War of the Rebellion: Serial 026 Page 0801 Chapter XXX. CORRESPONDENCE, ETC. - CONFEDERATE.

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and pickets during the next week; let this be known. If I cannot, the expectation of it may do good. I am confident the enemy are now weak on the Williamsburg Peninsula. As soon as possible arrange your vedettes, couriers, and pickets as you proposed in your last, and as I approved, and advance your whole force as far as your judgment will approve. Let them come to Drewry's; we are ready. Do not allow Mrs. Vaiden or servant-no one-to pass your lines downward. She is a daughter of Mrs. Piggott, an arch traitoress. Move your camp and advance your pickets if you can get forage. I think you can. News has just come that General Lee has beaten the enemy at all points near Fredericksburg. Now is your time to make a rapid demonstration. Do it, if you dare. We have no paper of particulars as to Fredericksburg. Be unceasing in moving.

Yours, truly,

HENRY A. WISE,

Brigadier-General.

GOLDSBOROUGH, N. C., December 14, 1862.

General FRENCH:

After severe fighting all day General Evans retired this evening across the river and destroyed the bridge. The enemy are now shelling Kinston, and General Evans will make another stand on heights overlooking the town. He reports their strength at 22,000. Our loss severe; enemy's very great.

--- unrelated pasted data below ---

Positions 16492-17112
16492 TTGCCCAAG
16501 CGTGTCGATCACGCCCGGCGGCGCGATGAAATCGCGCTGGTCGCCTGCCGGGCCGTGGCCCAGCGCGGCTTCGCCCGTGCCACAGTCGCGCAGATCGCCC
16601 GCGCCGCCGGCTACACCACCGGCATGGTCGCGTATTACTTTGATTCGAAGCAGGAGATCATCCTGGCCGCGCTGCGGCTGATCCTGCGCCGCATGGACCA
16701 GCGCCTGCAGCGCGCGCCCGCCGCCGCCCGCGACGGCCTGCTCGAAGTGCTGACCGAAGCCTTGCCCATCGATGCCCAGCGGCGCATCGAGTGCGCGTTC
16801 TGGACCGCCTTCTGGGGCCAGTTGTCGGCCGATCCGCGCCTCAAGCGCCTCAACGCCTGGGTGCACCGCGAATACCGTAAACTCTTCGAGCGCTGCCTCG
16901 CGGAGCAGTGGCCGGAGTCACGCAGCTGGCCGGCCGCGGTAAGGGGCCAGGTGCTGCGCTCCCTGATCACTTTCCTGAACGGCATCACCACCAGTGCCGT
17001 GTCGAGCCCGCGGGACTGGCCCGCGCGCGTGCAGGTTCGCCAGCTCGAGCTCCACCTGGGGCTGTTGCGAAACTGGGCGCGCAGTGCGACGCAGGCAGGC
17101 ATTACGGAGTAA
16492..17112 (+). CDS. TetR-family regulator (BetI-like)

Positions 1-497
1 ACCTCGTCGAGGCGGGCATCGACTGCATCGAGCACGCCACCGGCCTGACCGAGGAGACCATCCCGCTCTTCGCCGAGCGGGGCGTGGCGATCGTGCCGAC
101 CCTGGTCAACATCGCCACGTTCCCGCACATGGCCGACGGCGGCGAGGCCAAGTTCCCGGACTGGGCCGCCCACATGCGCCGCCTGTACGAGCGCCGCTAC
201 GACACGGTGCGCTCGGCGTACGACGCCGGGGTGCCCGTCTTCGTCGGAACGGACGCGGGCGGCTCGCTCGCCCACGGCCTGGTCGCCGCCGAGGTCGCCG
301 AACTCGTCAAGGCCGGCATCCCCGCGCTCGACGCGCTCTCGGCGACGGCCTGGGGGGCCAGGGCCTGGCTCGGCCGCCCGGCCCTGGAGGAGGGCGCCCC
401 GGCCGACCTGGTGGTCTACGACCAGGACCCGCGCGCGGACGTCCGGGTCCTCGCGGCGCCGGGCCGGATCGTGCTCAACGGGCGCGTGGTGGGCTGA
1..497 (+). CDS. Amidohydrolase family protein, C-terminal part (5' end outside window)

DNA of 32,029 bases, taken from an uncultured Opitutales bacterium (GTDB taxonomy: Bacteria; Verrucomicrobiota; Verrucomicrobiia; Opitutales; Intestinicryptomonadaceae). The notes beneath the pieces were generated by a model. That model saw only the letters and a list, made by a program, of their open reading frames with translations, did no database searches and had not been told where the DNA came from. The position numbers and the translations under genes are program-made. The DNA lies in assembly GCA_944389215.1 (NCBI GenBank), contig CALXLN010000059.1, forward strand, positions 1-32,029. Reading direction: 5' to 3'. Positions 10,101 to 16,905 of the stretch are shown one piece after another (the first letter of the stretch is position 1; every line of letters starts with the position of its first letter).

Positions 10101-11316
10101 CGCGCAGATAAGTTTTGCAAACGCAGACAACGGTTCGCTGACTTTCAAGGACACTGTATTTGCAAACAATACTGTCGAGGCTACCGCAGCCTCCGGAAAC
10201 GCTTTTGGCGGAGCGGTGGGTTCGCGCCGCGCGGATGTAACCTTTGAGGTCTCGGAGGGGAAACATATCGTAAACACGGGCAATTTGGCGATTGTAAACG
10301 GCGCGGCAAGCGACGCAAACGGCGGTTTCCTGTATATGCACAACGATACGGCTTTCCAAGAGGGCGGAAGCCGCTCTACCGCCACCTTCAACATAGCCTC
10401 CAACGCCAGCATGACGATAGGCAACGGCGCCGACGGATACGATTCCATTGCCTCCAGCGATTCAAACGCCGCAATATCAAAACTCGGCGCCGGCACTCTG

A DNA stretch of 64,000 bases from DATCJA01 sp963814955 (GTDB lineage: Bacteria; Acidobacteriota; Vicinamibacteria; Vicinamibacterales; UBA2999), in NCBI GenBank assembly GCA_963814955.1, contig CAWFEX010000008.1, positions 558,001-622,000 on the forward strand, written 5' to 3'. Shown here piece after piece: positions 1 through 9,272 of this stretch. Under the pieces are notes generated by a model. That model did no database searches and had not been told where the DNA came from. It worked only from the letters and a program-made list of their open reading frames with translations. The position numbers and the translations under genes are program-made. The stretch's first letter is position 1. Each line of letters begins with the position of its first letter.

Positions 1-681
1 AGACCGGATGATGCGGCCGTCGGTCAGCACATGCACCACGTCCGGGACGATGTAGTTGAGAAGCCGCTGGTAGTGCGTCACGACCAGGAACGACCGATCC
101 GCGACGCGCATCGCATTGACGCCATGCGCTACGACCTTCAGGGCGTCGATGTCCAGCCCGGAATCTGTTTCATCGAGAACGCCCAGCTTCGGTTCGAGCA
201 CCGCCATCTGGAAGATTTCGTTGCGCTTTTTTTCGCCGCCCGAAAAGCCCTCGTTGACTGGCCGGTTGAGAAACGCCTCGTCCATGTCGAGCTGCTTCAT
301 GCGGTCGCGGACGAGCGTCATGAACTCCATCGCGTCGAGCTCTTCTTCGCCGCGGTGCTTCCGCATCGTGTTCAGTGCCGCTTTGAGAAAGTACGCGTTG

Z. B. VANCE.

WAR DEPARTMENT, C. S. A.,

Richmond, Va., December 14, 1862.

General GUSTAVUS W. SMITH, Weldon, N. C.:

General Lee telegraphs, in reply to the substance of your letter, as follows:

I think it best to draw re-enforcements you propose, and all available from North and South Carolina. Keep guards to batteries on James River.

By the re-enforcements you propose, and all available from North and South Carolina. Keep guards to batteries on James River.

By the re-enforcements you propose, General Lee means such as you propose to draw from here.

J. A. SEDDON

Secretary of War.

PETERSBURG, VA., December 14, 1862.

Honorable JAMES A. SEDDON:

We have nothing from Kinston since my note sent by courier General Whiting reports Banks' fleet at Beaufort. Is there any news from Fredericksburg? I expect to leave at 8 o'clock to-night, and would like to hear from there before I start.

G. W. SMITH,

Major-General.

WILMINGTON, N. C., December 15, 1862.

Brigadier General S. R. GIST, Florence, S. C.,:

There will be an officer to meet you on the other side of Cape Fear River. I have a room for you, Clem, and Colquitt. The enemy had

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